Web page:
Robert B. Heilman and Eric Voegelin: A Friendship in Letters, 1944-1984
edited by Charles R. Embry
introduction by Charles R. Embry
foreword by Champlin B. Heilman
University of Missouri Press, 2004
Cloth: 978-0-8262-1507-9 | eISBN: 978-0-8262-6257-8
Library of Congress Classification JC263.V632H44 2004
Dewey Decimal Classification 320.0922

ABOUT THIS BOOK | AUTHOR BIOGRAPHY | TOC
ABOUT THIS BOOK
This collection of letters exchanged between Robert B. Heilman and Eric Voegelin records a friendship that lasted more than forty years. These scholars, both giants in their own fields, shared news of family and events, academic gossip, personal and professional vicissitudes, academic successes, and, most important, ideas.

Heilman and Voegelin first became acquainted around 1941, when Voegelin delivered a guest lecture for the political science department at Louisiana State University. At that time, Heilman was teaching in the English department at LSU along with Robert Penn Warren and Cleanth Brooks. What began as simple exchanges after Voegelin moved to LSU soon grew into full-fledged correspondence—beginning with an eight-page letter by Voegelin commenting on Heilman’s manuscripton Shakespeare’s King Lear. Their correspondence lasted until four months before Voegelin’s death in January 1985.

These letters represent Voegelin’s most prolonged correspondence with a native-born American scholar and provide readers with an insight into Voegelin as a literary critic. While Voegelin’s analysis of Henry James’s The Turn of the Screw is well known, these letters reveal the context from which the analysis grew. Additional comments by Voegelin on Mann, Eliot, Shakespeare, Homer, Proust, Flaubert, and other significant writers are uncovered throughout his exchanges with Heilman.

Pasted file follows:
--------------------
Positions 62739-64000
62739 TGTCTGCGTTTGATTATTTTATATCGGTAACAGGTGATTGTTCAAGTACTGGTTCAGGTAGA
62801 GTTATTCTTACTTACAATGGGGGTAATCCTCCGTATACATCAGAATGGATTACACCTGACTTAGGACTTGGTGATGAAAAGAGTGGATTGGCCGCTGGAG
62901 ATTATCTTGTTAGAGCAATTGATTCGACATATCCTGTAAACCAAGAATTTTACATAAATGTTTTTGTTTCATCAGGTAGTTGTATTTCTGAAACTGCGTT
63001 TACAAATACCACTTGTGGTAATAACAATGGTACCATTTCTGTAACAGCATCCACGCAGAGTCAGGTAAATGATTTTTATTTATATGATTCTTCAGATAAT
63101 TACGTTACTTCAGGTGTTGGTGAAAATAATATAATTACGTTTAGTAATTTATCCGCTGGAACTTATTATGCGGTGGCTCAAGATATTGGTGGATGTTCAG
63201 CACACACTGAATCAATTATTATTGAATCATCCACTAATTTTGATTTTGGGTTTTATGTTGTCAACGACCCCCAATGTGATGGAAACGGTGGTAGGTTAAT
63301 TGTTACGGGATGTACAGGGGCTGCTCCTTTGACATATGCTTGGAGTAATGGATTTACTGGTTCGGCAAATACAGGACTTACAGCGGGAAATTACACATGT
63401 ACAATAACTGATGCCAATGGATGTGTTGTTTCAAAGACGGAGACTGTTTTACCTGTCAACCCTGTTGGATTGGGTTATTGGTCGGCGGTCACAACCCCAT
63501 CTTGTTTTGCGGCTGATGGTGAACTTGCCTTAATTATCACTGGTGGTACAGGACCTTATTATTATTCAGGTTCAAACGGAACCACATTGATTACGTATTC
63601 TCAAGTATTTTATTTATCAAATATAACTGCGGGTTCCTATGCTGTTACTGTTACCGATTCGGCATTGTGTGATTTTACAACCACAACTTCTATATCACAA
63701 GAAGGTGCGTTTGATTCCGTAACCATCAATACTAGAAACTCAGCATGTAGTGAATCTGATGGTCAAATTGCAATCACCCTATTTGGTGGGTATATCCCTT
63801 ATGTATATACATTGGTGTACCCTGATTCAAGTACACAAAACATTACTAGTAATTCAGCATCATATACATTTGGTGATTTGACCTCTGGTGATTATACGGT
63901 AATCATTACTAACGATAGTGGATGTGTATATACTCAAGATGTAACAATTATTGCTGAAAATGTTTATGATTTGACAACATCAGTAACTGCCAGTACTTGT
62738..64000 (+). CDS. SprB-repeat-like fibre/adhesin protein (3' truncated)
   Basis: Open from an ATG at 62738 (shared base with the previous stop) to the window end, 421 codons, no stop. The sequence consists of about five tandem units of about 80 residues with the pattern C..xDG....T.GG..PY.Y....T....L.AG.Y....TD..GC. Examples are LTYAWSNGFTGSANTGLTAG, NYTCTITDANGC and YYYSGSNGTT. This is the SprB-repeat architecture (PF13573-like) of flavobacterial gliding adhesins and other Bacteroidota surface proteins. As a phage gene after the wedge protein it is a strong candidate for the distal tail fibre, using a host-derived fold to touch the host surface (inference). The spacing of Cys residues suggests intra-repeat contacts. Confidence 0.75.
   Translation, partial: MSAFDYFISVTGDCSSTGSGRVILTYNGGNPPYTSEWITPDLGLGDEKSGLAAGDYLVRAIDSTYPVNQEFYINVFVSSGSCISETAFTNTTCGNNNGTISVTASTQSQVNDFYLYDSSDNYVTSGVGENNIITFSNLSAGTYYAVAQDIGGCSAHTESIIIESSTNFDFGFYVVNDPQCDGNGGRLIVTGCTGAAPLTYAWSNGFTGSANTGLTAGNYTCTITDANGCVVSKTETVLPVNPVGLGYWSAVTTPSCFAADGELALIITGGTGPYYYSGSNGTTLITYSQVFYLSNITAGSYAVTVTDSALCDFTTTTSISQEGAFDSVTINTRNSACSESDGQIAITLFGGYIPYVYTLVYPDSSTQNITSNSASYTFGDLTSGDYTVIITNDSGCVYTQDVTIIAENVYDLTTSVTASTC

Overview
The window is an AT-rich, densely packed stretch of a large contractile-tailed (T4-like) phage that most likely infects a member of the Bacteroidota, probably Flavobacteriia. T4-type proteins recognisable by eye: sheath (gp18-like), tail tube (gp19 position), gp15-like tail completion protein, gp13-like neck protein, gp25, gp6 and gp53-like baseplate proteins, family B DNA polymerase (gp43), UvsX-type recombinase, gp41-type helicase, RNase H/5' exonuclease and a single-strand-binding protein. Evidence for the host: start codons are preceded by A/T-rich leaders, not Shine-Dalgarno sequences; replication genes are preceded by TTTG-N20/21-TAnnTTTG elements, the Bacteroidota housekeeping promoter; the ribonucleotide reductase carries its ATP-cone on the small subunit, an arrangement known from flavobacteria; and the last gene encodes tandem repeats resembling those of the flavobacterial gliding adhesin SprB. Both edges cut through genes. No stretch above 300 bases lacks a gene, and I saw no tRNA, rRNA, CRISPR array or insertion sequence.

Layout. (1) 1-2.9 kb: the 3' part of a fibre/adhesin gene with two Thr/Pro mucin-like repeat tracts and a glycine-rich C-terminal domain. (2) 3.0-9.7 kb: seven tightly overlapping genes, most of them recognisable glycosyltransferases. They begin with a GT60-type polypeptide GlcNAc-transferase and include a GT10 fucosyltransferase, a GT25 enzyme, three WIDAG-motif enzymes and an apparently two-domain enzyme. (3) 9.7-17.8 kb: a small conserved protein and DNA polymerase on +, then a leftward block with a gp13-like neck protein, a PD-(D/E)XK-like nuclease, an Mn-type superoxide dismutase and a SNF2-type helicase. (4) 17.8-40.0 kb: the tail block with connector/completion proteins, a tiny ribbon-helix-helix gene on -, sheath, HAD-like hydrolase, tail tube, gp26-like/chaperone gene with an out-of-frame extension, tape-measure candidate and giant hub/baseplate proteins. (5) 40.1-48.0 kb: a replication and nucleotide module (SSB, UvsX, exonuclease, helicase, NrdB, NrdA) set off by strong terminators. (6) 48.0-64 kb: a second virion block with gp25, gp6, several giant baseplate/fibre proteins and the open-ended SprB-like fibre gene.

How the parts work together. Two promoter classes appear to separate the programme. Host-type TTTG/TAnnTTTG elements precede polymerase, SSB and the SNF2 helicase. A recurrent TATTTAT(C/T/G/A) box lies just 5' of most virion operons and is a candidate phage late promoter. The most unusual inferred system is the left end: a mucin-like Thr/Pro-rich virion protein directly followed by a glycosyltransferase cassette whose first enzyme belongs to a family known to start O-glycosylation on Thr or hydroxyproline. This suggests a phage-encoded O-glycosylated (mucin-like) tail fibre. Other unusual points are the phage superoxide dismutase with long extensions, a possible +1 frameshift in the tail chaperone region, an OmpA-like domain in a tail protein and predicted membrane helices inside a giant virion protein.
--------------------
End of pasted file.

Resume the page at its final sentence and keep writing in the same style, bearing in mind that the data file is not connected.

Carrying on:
Readers will appreciate not only Heilman’s elegant style but also his efforts to clarify for himself the meaning and implications of Voegelin’s developing philosophy. Heilman’s questions are often ones that readers of Voegelin continue to ask today. In his queries, as well as in the exposition of his theories of tragedy and melodrama, human nature, and expressionist drama, Heilman displays a canny perception of the philosophical issues and problems of modernity that sustained their interdisciplinary discussion. The letters exchanged by Robert B. Heilman and Eric Voegelin demonstrate the warm friendship these two scholars shared and illuminate many of the turns and transformations in their work as they developed as thinkers.

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